By Andrew Latham
In my last column, I discussed the strategic rationale behind King Richard’s decision to abandon the drive on Jerusalem in January 1192. The conventional explanation, I argued, was that a combination of tactical/operational factors converged in late December/early January to persuade the Lionheart that he simply could not advance further toward the Holy City. My alternative explanation was that Richard had decided as long ago as September 1191 that Jerusalem could not be taken by force and only agreed to advance on the City in the Fall of 1191 as a result of political pressures brought to bear on him from within the crusade leadership – his preference being an indirect strategy that would have involved threatening Egypt and then negotiating for Jerusalem from a position of strength.
While these two explanations differ in all sorts of ways, they share one crucially important assumption: that – given its location, the weather and the limitations of the Christian host – Jerusalem simply could not be taken by force of arms. But is this a valid assumption? What if Richard had pressed his attack in December 1191? Would the city have fallen to the crusaders? Or would the Christian host have smashed itself to pieces on the walls of the Holy City? While we can never know for certain, in this column I argue that had Richard pressed his attack, Jerusalem might well have fallen to him in January 1192. In a subsequent column, I will discuss the broader strategic implications of such a development.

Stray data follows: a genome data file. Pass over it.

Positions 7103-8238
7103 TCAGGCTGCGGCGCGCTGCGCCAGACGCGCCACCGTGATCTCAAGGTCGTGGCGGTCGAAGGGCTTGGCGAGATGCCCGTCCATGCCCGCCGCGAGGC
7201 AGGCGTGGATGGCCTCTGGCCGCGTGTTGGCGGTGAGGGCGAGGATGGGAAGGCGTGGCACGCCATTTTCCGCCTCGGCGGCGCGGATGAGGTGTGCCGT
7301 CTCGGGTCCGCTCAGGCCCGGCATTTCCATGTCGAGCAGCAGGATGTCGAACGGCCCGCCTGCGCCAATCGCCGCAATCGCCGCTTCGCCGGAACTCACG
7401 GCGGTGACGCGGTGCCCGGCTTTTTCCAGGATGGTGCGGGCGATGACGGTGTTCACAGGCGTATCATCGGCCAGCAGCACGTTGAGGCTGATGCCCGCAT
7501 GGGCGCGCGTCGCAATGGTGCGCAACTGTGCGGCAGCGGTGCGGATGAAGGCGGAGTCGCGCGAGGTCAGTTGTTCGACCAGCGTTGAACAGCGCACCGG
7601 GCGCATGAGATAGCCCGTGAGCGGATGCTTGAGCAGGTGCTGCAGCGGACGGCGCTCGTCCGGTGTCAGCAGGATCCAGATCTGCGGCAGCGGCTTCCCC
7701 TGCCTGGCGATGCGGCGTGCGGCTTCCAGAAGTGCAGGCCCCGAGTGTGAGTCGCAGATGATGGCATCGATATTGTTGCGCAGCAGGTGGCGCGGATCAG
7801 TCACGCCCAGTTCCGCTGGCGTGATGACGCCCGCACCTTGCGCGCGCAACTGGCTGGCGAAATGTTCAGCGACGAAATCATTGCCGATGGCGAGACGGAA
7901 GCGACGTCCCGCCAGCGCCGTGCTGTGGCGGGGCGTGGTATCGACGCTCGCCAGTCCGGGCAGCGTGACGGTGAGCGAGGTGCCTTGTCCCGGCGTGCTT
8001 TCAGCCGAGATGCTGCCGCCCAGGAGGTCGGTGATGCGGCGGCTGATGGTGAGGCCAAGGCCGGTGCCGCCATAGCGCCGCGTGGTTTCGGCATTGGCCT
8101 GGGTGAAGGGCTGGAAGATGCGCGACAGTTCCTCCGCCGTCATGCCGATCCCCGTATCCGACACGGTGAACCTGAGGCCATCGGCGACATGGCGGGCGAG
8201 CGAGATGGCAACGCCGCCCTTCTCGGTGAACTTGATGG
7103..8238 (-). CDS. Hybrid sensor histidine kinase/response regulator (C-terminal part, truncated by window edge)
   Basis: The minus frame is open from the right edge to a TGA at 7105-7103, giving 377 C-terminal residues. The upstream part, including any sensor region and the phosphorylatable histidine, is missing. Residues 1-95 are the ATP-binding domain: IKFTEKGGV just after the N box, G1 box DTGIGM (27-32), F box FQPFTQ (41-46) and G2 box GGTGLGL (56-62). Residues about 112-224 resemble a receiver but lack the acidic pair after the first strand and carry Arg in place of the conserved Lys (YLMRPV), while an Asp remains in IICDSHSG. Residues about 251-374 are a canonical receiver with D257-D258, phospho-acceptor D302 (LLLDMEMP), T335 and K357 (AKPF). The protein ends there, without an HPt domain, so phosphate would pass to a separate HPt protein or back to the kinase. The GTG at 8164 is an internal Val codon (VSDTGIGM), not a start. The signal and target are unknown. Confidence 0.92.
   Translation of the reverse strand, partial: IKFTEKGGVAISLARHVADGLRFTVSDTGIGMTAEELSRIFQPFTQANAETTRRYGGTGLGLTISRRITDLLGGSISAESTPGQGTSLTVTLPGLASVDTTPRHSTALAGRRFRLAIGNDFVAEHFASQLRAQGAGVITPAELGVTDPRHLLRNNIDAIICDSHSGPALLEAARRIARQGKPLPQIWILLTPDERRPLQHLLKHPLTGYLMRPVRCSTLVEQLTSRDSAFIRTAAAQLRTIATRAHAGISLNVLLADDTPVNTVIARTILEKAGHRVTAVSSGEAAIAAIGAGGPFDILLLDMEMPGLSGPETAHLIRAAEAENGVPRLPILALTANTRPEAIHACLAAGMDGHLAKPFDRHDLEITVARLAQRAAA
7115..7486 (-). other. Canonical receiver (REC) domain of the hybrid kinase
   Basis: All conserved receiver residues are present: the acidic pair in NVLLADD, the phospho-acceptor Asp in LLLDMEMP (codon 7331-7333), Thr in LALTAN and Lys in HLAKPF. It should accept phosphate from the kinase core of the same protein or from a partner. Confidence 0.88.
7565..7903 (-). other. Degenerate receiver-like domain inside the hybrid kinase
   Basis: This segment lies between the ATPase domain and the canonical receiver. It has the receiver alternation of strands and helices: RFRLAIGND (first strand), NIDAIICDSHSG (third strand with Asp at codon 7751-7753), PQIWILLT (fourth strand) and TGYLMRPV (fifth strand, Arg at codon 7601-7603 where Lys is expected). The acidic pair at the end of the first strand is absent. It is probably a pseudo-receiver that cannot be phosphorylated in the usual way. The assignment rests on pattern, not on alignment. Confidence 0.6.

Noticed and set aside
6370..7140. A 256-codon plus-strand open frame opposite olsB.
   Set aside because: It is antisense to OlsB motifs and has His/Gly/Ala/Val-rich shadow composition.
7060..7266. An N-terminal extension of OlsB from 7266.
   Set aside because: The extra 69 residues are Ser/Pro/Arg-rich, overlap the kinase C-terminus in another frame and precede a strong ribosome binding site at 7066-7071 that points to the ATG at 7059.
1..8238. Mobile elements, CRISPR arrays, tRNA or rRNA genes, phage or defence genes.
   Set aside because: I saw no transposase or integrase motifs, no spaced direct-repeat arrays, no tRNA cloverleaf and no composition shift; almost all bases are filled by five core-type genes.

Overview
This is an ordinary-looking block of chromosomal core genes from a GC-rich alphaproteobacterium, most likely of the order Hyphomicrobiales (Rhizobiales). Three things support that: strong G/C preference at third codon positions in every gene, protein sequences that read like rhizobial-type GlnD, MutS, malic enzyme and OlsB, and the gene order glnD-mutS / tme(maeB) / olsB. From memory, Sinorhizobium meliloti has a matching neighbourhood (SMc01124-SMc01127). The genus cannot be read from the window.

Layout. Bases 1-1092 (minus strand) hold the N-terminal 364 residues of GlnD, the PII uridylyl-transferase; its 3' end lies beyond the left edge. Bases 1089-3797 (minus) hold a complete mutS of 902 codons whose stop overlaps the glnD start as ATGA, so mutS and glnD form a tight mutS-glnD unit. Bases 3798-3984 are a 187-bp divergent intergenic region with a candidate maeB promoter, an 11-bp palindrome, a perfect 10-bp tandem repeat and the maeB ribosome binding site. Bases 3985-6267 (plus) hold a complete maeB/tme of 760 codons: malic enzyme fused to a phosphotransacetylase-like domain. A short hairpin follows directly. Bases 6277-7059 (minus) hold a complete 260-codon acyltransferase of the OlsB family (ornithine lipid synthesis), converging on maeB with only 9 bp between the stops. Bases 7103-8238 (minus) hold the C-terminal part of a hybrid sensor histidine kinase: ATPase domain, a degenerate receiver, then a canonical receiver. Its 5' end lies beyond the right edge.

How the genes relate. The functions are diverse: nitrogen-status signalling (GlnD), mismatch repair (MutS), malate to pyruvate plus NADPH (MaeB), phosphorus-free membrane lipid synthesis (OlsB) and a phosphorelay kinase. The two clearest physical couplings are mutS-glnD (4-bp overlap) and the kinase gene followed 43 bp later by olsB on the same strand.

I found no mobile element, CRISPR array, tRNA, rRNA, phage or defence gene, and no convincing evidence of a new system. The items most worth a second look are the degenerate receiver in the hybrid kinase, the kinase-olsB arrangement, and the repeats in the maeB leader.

Jerusalem: “A Bridge Too Far”